The Man In The High Castle belongs to at least one sub-genre of sci-fi, the alternate history tale, and maybe two, the alternate reality tale. It’s set in 1962, 15 years after the Axis powers won World War II. The country is divided into three sections. The Nazis control the Eastern half of the U.S., now known as the Greater Nazi Reich. It’s totalitarian, dystopian and bleak. The Japanese control everything West if the Rocky Mountains, now known as the Japanese Pacific States. It’s totalitarian, slightly less dystopian, a little less bleak. The sun actually shines there. People are allowed to learn martial arts and drink tea. In between these  two swaths of empire is a neutral zone of no-man’s land. (If you’re living on Mountain Standard Time?  That’s you.) The two sides need the buffer; there’s tension between the former allies.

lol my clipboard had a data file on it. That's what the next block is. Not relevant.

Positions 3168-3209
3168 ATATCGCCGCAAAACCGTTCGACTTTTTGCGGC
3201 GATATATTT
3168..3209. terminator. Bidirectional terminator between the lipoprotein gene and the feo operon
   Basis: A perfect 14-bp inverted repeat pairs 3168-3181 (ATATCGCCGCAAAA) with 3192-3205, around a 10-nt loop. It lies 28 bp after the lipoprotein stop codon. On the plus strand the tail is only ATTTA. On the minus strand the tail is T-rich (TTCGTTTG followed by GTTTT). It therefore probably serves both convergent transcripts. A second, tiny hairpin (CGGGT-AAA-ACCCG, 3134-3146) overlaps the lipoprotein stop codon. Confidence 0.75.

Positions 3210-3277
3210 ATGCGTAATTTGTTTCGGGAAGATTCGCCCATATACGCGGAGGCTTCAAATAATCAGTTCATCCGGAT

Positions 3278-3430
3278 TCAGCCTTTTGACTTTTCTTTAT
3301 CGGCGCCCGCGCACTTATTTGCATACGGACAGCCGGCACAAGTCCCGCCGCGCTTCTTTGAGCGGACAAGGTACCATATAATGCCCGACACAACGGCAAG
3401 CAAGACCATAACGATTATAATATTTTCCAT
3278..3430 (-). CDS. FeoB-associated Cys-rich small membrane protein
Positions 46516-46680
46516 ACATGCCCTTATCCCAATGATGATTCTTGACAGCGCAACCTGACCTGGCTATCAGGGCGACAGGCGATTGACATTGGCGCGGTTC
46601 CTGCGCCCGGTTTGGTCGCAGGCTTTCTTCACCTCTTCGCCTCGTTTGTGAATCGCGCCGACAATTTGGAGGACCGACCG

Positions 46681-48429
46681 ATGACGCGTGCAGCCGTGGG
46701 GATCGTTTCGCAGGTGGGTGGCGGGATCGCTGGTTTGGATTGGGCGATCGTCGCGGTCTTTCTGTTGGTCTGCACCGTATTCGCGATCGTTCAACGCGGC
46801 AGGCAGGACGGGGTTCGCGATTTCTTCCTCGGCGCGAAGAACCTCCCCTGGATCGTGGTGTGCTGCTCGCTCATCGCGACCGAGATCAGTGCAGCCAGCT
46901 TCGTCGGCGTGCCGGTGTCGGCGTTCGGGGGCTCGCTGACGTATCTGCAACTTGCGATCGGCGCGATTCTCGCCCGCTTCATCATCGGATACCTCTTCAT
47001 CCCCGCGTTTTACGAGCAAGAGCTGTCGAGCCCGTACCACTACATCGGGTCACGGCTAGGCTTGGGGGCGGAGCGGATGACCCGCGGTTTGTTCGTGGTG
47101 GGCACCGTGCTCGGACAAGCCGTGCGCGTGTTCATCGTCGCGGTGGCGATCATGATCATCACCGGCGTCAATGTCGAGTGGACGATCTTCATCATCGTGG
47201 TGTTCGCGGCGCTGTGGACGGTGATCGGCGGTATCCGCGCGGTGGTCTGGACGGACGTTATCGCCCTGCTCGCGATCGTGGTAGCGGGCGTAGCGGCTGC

Dick’s novel had a bunch of different and distinct storylines. Spotnitz has narrowed the field and unified the elements. The premiere sets two main plots into motion and culminates with their collision. In New York, a young man named Joe Blake (Luke Kleintank) joins the underground resistance against the Nazis and undertakes a perilous assignment that sends him to Canon City, Colorado, a pivot point in the neutral zone. In San Francisco, a young woman named Juliana Crane (Alexa Davalos) sets out on a journey to the same place to solve a mystery pertaining to her half-sister, Trudy, who claims to have learned some potentially world-changing intelligence. “I found the reason,” she says. “For everything.”